Friday, September 14, 2012
2012 Vital Signs measures K-12 STEM learning state-by-state
A new set of reports from Change the Equation (CTEq) paints a wide-ranging and in-depth picture of science, technology, engineering, and mathematics (STEM) learning in each state and the District of Columbia. Vital Signs 2012 examines not only student performance but also access to educational opportunity and the amount of instructional support schools and teachers receive. The 51 state reports, which include data never available before, offer specific recommendations for each state to improve STEM teaching and learning in grades K-12.
At a time when job demand in most states exceeds job growth, CTEq has found that job openings nationwide in STEM fields outpace the number of qualified applicants two-to-one, challenging businesses looking to hire. Motivated by this challenge, CTEq’s coalition of companies created the richest and most extensive collection of STEM learning data assembled in one place to guide informed educational decision-making.
The reports have found, for example, that students are spending less time learning science in many states, several states set a very low standard for proficiency in eighth grade science, and many students don’t have access to rigorous STEM courses. For instance, according to newly analyzed data from the U.S. Department of Education Office of Civil Rights, 25 percent of white students, 35 percent of black students, 29 percent of Hispanic students, 21 percent of Asian students, and 44 percent of American Indian/Alaska Native students attend schools that do not offer calculus.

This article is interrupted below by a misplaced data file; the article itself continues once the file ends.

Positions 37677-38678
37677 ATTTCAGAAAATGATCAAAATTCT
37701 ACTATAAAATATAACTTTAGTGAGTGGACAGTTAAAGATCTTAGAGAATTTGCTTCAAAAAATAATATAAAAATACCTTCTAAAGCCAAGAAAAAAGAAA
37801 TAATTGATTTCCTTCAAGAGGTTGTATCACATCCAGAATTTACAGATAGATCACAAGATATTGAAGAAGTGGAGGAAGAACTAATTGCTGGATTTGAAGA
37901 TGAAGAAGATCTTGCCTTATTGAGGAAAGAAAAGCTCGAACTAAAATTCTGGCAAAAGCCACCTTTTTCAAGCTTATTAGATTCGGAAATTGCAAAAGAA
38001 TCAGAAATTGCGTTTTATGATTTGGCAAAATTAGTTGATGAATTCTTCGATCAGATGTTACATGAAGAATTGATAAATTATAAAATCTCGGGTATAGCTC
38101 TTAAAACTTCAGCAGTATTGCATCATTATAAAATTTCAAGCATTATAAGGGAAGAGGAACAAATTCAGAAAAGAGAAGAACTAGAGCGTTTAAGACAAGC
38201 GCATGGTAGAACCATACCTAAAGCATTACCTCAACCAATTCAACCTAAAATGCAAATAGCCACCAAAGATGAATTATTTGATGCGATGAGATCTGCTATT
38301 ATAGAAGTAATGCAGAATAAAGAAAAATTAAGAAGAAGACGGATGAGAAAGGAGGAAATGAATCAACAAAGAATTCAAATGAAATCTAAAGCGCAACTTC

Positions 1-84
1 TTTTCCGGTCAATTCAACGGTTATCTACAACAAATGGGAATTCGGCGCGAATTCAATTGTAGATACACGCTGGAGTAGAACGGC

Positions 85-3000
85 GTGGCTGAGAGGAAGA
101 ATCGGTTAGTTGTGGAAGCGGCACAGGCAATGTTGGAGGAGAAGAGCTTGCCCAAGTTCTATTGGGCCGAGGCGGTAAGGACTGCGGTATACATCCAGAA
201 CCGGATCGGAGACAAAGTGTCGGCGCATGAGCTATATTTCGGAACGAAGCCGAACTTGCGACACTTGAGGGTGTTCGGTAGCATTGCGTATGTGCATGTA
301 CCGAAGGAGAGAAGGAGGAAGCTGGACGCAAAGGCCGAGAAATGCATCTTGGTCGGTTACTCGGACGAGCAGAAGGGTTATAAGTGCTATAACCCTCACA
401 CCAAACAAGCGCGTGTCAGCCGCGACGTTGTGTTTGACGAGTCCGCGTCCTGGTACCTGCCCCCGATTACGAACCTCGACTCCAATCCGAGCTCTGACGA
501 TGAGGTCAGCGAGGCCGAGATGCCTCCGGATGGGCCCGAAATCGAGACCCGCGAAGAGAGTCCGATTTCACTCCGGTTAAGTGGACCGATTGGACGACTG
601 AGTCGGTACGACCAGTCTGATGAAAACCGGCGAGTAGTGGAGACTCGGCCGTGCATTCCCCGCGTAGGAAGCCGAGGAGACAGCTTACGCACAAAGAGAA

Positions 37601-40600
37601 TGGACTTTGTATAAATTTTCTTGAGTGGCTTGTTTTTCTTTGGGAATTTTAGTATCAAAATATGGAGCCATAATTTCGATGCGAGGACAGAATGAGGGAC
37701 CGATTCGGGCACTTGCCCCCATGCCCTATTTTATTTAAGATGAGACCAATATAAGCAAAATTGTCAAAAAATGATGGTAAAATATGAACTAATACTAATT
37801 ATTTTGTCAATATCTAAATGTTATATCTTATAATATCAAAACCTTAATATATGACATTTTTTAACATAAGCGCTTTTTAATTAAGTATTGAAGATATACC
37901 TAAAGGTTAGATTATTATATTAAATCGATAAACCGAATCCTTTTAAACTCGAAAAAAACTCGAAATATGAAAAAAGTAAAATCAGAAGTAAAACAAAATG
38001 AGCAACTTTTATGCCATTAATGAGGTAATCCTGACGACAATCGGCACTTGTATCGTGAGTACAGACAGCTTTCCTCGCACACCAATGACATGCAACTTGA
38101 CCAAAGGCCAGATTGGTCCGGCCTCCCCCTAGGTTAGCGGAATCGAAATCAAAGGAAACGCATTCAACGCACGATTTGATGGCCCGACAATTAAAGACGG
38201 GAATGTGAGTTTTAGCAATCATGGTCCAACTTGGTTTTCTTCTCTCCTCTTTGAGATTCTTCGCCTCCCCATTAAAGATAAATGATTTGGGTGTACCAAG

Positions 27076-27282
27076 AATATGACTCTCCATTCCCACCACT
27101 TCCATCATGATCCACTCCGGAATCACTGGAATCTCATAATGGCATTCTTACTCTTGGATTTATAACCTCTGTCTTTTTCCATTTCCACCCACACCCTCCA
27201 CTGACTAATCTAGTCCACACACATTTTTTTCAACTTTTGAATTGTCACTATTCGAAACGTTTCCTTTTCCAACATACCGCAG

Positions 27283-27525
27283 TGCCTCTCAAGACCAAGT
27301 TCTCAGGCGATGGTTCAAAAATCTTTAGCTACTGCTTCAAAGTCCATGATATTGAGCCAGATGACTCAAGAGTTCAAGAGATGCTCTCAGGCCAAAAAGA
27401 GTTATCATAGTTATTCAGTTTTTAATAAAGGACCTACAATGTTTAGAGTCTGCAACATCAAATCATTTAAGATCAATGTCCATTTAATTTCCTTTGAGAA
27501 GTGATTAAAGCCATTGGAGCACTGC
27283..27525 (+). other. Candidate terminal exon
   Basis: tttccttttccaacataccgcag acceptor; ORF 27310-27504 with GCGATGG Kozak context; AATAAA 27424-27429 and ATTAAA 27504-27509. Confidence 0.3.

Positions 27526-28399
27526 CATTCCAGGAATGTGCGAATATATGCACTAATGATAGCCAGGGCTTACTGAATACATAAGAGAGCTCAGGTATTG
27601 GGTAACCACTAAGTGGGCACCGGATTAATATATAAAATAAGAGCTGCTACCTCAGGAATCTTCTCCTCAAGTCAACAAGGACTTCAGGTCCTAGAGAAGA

In almost every state, children will get less time for science in elementary school than they did 15-20 years ago, and only six states have high school graduation requirements in math and science that specifically align with college entrance requirements. What’s more, only five of 37 participating states set the standard for proficiency in grade science at or above where the National Assessment of Educational Progress sets the bar, which means that a student labeled proficient in one state may be nowhere near proficient in another.
Sixteen states were unable to supply critical information on how much they have to pay to educate students twice on the same content—once during K-12 and once after high school. These remediation costs need to be readily available and publicly reported and steps taken that ensure students are educated and equipped when they leave high school.